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Veth v. Whitaker

United States District Court, D. New Hampshire

December 14, 2018

Saveth Veth, Plaintiff
Matt Whitaker, Acting Attorney General; Kirstjen Nielsen, Secretary of the Dept. of Homeland Security; Christopher Brackett, Superintendent of Strafford Correctional Facility; Todd Thurlow, Assistant Field Office Director; and Ronald D. Vitiello, Acting Director of ICE for the Washington, D.C. Headquarters, Defendants



         Saveth Veth brings this habeas corpus petition, seeking a stay of his imminent deportation from the United States. See 28 U.S.C. § 2241. Because this court lacks jurisdiction to entertain Veth's petition, the petition, as well as his request for emergency injunctive relief, must necessarily be denied.


         In 1983, Veth and his parents left a Cambodian refugee camp located in Thailand and came to the United States as refugees. At the time, Veth was eight years old. He is currently 43.

         In 2009, Veth was convicted in a Massachusetts state court of an aggravated felony (indecent assault and battery on a child under the age of 14). He pled guilty to the charge and was convicted. The circumstances were apparently unusual and as a result he received a light sentence of five years probation, and he was ordered to undergo alcohol treatment and counseling. In 2011, based upon that felony conviction, ICE arrested Veth, issued a Notice to Appear, and began removal proceedings in the Boston Immigration Court. Veth appeared at his hearing, did not seek any relief from removal, and did not express any fear of returning to Cambodia. He accepted the order of removal and waived his appellate rights. Approximately five months later, however, ICE released Veth from custody, because Cambodia refused to provide the necessary travel documents to effect his removal.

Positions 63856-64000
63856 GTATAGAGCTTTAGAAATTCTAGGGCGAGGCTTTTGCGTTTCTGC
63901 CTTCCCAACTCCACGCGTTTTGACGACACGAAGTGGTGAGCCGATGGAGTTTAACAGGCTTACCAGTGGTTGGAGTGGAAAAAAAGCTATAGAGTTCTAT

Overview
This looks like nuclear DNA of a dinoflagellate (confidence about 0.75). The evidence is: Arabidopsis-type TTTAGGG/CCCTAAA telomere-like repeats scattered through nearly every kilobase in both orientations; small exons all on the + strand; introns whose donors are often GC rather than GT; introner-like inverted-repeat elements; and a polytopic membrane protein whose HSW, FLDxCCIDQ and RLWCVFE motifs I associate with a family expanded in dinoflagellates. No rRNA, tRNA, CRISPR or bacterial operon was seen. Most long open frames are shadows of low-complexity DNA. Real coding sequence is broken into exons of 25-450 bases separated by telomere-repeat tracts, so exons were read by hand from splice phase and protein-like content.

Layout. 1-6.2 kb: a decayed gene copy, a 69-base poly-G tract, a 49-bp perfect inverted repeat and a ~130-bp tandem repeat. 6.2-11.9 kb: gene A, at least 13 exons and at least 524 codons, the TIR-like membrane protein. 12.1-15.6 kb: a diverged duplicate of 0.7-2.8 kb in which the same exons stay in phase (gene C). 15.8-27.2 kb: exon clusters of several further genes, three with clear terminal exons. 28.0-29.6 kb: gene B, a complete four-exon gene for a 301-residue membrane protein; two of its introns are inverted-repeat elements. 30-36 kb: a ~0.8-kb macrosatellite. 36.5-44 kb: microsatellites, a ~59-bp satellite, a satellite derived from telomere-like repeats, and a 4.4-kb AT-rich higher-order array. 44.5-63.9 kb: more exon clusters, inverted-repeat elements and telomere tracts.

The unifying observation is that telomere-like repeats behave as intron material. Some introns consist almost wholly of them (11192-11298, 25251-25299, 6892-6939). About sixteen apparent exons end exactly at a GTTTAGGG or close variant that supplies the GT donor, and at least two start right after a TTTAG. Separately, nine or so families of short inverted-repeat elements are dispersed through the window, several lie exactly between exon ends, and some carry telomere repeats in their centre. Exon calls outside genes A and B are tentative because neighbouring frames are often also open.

Six and one-half years later (and three months before he filed his habeas petition in this court), in September of 2018, ICE again arrested Veth, after the Cambodian government agreed to interview him and determine whether to issue travel documents. Veth was originally detained in Massachusetts and subsequently moved to New Hampshire, where he was being held when he filed this petition on Monday, December 10, 2018. The following day, Tuesday, December 11, 2018, the magistrate judge entered an order directing service of Veth's habeas petition upon the United States Attorney for the District of New Hampshire and the other named defendants. That order directed defendants to file a responsive pleading within seven days and provide the court “with at least 48 hours advance notice of any scheduled removal or transfer of Veth out of this court's jurisdiction.” But, before receiving that order, the government had already transferred Veth to Louisiana and then to Texas. There is also some suggestion that Veth will be moved again -this time to either California or Hawaii. His deportation is imminent: yesterday, the government gave notice that it intends to remove Veth from the United States in three days (i.e., on Monday, December 17, 2018).

         On the afternoon of Tuesday, December 11, 2018, the court (Barbadoro, J.) conducted a telephonic hearing with counsel for Veth and the government. During that hearing, the court identified two potential jurisdictional issues. First, given the fact that Veth is no longer in this district, the court questioned whether the “primary custodian” rule divested it of jurisdiction. Second, the court questioned whether it had jurisdiction over Veth's petition given the jurisdiction stripping provisions of 8 U.S.C. § 1252. The court afforded Veth's counsel 24 hours within which to file a memorandum addressing those issues. Counsel for the government was given the opportunity to respond within 24 hours thereafter. Those memoranda have now been filed.